Job Openings Surge to Record High While Hiring Stays Flat

By Tom Ozimek
Tom Ozimek
Tom Ozimek
Reporter
Tom Ozimek has a broad background in journalism, deposit insurance, marketing and communications, and adult education. The best writing advice he's ever heard is from Roy Peter Clark: 'Hit your target' and 'leave the best for last.'
September 8, 2021 Updated: September 8, 2021

Job openings in the United States surged to a record high of more than 10 million on the last day of July, while hiring lagged that figure by more than 4 million, painting a picture of an economic recovery held back by businesses struggling to fill vacant positions.

The Labor Department’s Job Openings and Labor Turnover Survey (JOLTS), released Sept. 8, showed that the number of job vacancies jumped by 749,000 to 10.9 million on the last day of July.

The private sector accounted for 9.9 million job openings, with the remainder coming chiefly from state and local government and a small 116,000 contribution from the federal level. Sectors leading the way in job openings were health care and social assistance (+294,000), finance and insurance (+116,000), and accommodation and food services (+115,000).

Hiring remained little changed over the month, with U.S. employers taking on 6.7 million workers, the same number as in the prior month. Hires fell in retail trades (-277,000), durable goods manufacturing (-41,000), and educational services (-23,000).

There are now 2.5 million more job openings than unemployed people in the United States. The Labor Department’s most recent jobs report showed that the total number of unemployed people edged down to 8.4 million in August.

“The biggest challenge is matching the substantial number of jobs available with individuals in the labor force,” Bankrate senior economic analyst Mark Hamrick said in an emailed statement to The Epoch Times. “It remains to be seen whether improvement in employment wanes a bit further here in the closing act of 2021.”

Separations, which include quits, layoffs, and discharges, remained little changed over the month, at 5.8 million in July, according to the JOLTS report. The quits rate, which reflects worker confidence in being able to find a better job, remained unchanged over the month at 2.7 percent, a historically elevated number.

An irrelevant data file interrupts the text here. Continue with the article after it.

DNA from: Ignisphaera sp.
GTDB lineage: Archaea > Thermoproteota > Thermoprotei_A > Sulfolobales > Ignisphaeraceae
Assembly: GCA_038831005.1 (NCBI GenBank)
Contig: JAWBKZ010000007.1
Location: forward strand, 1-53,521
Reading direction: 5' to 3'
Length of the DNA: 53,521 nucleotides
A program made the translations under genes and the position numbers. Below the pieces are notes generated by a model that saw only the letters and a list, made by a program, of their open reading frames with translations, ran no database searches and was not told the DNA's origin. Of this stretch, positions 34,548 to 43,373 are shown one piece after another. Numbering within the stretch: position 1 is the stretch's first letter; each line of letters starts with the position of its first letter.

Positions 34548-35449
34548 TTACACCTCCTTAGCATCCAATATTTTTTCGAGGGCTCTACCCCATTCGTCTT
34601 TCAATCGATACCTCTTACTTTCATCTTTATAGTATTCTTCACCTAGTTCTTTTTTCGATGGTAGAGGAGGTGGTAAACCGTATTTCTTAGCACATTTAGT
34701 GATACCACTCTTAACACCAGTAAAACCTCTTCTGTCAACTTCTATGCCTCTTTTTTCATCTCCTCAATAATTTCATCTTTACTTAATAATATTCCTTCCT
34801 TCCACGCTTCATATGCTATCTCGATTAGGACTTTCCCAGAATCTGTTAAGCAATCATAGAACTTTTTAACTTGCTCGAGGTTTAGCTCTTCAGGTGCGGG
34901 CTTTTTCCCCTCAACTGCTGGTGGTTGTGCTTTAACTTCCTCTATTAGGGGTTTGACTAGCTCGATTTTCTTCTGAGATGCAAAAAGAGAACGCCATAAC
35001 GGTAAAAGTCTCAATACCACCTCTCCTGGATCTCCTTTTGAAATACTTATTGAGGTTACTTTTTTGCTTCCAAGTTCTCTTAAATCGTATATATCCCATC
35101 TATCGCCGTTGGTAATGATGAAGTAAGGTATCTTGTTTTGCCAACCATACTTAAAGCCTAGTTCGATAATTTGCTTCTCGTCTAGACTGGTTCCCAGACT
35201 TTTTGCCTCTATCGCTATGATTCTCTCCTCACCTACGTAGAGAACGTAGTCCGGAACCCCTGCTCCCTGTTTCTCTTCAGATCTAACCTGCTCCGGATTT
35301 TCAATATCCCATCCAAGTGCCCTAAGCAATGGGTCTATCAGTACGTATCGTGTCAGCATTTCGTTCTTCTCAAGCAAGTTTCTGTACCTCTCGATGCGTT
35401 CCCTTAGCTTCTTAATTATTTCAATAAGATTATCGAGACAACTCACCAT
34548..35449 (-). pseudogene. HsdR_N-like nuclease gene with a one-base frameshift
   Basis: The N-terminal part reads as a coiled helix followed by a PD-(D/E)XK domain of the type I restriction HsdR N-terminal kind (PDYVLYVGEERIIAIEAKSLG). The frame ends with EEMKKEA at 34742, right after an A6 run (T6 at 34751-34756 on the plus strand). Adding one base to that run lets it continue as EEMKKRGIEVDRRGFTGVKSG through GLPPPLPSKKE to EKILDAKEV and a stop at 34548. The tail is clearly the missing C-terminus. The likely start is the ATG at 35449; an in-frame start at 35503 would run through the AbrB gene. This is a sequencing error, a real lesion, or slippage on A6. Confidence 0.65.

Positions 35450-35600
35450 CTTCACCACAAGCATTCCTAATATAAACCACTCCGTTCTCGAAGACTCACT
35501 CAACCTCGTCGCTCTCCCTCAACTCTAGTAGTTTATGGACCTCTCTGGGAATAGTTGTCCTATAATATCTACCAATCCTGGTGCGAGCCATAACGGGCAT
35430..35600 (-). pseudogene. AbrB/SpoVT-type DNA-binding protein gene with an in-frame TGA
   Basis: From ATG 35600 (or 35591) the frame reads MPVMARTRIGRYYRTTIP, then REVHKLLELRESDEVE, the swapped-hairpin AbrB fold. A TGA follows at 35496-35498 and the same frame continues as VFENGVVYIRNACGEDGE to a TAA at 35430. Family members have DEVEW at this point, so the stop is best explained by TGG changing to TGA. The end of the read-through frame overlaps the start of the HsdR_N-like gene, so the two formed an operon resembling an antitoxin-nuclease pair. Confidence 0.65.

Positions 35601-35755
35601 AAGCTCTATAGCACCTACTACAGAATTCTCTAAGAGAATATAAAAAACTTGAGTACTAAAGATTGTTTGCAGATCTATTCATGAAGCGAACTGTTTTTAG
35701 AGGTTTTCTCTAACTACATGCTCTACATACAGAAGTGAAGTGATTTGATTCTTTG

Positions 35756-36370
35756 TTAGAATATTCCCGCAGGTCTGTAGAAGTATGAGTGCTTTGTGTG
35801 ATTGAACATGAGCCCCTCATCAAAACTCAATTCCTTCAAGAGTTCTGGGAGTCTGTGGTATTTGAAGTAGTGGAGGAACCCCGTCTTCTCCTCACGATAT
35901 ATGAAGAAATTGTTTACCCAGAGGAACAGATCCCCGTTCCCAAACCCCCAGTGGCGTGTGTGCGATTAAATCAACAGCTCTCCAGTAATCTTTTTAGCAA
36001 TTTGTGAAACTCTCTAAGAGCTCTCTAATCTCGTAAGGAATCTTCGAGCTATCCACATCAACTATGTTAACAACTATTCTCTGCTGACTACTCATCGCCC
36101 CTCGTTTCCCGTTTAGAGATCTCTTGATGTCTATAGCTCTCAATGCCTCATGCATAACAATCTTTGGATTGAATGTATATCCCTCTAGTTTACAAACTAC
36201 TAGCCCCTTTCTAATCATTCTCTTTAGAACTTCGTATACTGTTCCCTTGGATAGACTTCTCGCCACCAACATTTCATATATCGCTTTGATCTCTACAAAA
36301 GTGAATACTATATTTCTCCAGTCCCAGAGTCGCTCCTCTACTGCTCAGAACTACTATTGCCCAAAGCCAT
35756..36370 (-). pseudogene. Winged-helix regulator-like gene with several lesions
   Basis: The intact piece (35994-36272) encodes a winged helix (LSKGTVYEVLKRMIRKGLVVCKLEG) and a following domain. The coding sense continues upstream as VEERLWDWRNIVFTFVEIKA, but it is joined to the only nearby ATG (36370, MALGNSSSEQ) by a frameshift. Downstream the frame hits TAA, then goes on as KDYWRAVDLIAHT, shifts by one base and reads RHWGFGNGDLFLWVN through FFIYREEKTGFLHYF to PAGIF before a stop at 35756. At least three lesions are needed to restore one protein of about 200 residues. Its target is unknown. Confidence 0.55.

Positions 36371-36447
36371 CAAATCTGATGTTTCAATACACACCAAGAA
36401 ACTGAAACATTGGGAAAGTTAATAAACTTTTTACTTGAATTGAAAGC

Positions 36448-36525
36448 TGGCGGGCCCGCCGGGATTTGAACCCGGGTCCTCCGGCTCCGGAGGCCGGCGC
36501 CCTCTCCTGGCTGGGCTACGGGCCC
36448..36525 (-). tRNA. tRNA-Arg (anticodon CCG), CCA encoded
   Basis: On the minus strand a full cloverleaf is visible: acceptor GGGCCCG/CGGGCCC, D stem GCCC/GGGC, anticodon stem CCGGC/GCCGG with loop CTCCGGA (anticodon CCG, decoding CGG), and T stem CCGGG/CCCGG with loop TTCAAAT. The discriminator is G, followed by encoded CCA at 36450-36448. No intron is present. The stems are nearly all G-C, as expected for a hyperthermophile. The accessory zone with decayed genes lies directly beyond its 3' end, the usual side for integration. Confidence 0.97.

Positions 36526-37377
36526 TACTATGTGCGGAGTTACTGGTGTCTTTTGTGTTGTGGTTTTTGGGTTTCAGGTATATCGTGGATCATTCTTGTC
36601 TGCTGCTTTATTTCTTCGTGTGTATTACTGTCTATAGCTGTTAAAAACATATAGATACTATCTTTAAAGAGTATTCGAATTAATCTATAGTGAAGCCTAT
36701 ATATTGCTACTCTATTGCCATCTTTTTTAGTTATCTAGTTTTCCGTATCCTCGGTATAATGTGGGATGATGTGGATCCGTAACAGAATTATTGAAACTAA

While the continued reopening of the economy has driven many businesses to seek workers, hiring efforts have been hampered by a labor shortage, with analysts generally pointing to factors such as child care issues, lingering worries about the pandemic, and generous unemployment benefits. The federal pandemic jobless aid programs have now ended in all states, with future JOLTS reports sure to be closely scrutinized for a bump in hiring.

The record-high job openings and the mismatch between vacancies and hires is likely to add to pressure facing the Federal Reserve to trim its massive asset-buying program—a process known as tapering.

“Fresh record for July data. Huge pressure building for the Federal Reserve to taper. The ’11 MILLION JOB OPENINGS!’ crew’s cries will need Bose noise-reducing everything,” Danielle DiMartino Booth, CEO and chief strategist at Quill Intelligence, wrote in a tweet.

The Fed has been buying around $120 billion in monthly Treasury and mortgage securities, one of the crisis support measures for the economy the central bank adopted in the face of the pandemic.

Federal Reserve Chairman Jerome Powell said at the Jackson Hole Symposium several weeks ago that central bank policymakers would need to see “substantial further progress” toward the Fed’s maximum employment mandate as a prerequisite to start trimming asset purchases.

The recent Nonfarm Payrolls report, which showed U.S. employers creating far fewer jobs than expected, weakened the case for the Fed to move quickly to taper its bond-buying program, according to some analysts. But St. Louis Federal Reserve Bank President James Bullard told the Financial Times in an interview that the central bank should move forward with tapering, despite the job growth slowdown.

“There is plenty of demand for workers and there are more job openings than there are unemployed workers,” Bullard told the outlet. “If we can get the workers matched up and bring the pandemic under better control, it certainly looks like we’ll have a very strong labor market going into next year.”

On Sept. 3, the Labor Department reported that the economy generated 235,000 jobs in August compared to expectations of around 750,000, while the unemployment rate fell to 5.2 percent.

Tom Ozimek
Reporter
Tom Ozimek has a broad background in journalism, deposit insurance, marketing and communications, and adult education. The best writing advice he's ever heard is from Roy Peter Clark: 'Hit your target' and 'leave the best for last.'